As a little girl, Aurora Rose Watkins held onto a dream. She would wish upon the stars at night in hopes of becoming a mermaid.
She got her wish.
She’s been a mermaid for the past 11 years. “It is my full-time occupation, believe it or not,” said Watkins, 29, who is often in character as Laguna Mermaid or Mermaid Nellie. “ I’m a fish all the time.”
Watkins owns and operates The Storybook Forest, a company based in Overland Park specializing in event entertainment. The company provides elaborately costumed characters for children’s parties, corporate events, weddings and festivals.
“Being able to bring complete entertainment to venues and events and especially connecting with the children really is ultimately what we strive to do in every way, shape and form,” said Watkins, who started the company in 2012, just after she graduated from The Barstow School.
“I started this business by having a bunch of other jobs, cutting grass, cleaning houses, working as a bartender, just whatever I could do to scrape up cash to do this myself,” said Watkins. “I’ve never had a loan or business debt,” she said. “I had to just kind of learn everything the hard way.”
Watkins slowly built the business by using the money earned from the odd jobs buying supplies like rhinestones, fabric, a couple of wigs or some waterproof makeup sealer. Many of the costumes and accessories for characters are created by Watkins. She has scoured thrift stores for prom dresses that she said she can refashion into something like a princess gown.
“I went from mermaids and expanded into princesses and superheroes,” said Watkins. “Over the course of 11 years, I’ve built this business with no debt.”
Watkins said the company struggled to survive during the pandemic and again she worked odd jobs to keep the cash flowing and the company alive.
“The COVID virus closed our business for 12 months,” said Watkins. “It wasn’t safe to work doing the type of work we do because we do a highly contact oriented job where we are in people’s homes and visiting with children on a hand-to-hand basis. And so for an entire year, I was cutting grass, trying to keep this business alive and trying not to drown in bills and survive,” she said.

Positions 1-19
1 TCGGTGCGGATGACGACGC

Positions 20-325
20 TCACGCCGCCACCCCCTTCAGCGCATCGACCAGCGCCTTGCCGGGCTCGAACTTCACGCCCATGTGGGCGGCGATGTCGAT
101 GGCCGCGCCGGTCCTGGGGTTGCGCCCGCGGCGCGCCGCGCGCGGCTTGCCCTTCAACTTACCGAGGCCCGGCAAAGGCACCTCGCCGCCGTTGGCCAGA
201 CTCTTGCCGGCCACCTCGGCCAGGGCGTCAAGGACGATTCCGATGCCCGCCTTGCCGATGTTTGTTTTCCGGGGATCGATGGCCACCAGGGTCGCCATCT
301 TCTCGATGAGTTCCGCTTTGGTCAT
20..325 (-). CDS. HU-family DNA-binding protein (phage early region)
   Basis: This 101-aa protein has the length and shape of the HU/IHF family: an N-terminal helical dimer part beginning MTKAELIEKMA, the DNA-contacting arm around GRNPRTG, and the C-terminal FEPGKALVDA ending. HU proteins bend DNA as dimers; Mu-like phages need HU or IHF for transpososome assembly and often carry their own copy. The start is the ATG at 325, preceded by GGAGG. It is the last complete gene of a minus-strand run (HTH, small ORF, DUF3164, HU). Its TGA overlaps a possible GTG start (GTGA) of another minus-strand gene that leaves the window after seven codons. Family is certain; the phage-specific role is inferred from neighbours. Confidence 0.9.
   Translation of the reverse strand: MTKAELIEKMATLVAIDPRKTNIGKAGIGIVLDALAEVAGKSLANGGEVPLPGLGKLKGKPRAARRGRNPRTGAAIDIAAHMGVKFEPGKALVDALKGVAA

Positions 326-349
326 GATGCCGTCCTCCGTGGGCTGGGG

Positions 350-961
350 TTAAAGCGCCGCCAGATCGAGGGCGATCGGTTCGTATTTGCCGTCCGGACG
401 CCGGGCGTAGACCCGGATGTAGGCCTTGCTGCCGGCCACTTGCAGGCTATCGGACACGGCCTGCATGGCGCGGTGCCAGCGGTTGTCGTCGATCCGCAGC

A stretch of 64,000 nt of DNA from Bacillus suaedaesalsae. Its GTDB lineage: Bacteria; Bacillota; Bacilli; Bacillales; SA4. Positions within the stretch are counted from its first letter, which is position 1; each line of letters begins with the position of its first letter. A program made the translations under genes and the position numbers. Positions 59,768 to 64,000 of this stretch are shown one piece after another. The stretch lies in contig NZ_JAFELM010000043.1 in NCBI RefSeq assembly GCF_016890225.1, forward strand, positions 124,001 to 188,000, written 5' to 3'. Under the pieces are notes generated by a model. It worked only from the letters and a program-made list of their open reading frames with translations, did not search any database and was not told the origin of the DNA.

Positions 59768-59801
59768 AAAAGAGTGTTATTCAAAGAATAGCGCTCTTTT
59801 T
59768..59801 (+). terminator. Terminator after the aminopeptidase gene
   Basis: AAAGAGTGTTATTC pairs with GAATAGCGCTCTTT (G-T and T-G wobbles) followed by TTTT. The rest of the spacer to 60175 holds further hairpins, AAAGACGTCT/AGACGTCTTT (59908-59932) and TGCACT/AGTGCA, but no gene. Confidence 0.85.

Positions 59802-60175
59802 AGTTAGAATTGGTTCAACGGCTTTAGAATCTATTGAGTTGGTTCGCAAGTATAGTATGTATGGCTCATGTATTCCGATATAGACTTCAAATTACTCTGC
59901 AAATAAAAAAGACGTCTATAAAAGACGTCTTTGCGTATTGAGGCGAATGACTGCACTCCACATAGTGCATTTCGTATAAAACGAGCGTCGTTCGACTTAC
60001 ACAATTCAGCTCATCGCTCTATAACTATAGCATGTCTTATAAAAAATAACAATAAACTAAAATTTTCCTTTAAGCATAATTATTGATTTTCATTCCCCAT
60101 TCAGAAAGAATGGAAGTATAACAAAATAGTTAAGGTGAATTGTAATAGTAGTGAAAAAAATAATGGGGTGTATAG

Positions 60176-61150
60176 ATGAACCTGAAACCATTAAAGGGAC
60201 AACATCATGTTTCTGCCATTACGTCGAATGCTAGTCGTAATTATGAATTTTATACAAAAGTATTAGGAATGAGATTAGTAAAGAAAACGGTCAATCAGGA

“The mermaids were our first show that we ever did,” said Watkins. “In fact, this is kind of a continuation of that in an expansion on what we have loved to do for so long,” she added. “Everything from birthday parties to large scale events, mermaids have been present, bringing the magic to those shows,” said Watkins.
Mermaids from The Storybook Forest have traveled all over the Midwest, as well as to Mexico and the Bahamas.
Mermaid popularity has been on the rise since Disney’s movie, The Little Mermaid, originally released in 1989, was re-released earlier this year in a remake starring singer and actress Halle Bailey as the lead character, Ariel. Both movies, the original animated version and the current release have helped to popularize the mermaid, a siren of the sea, among young girls and women. The movie is loosely based on the 1837 fairy tale by Danish writer Hans Christian Andersen.
Taking the company to the ‘next level’
While the company has always had mermaids, Watkins is taking the mermaid concept to the next level.
“You have to be a little crazy to do this job for as long as I’ve done it,” said Watkins. “Especially somewhere so landlocked like Kansas City, but I really love doing the show and I wanted to make it as magical as possible.” Making that magic comes at a cost and Watkins said the company has really expanded and recently she added a new element of “wow” to her repertoire.
Watkins invested her life savings to purchase a 15-foot trailer equipped with an eight-foot long, swimmable mermaid tank.
The tank is from a Florida zoo and used to be an aquarium for sea turtles. Watkins had it refurbished to work for her shows. “Now it is a sea mermaid aquarium,” Watkins said.
The trailer is equipped with a water filtration system, water heater, lights and an audio system. The 3,000 gallon tank and trailer, along with the costly reconstruction set her back about $26,000.
“There is scaffolding and structure built into the frame of the trailer that supports the weight of 3,000 gallons of water,” said Watkins. The tank is towed empty, so a drive up location with a water hose is a must in order to take the tank to an event. “We fill it up on site,” she said.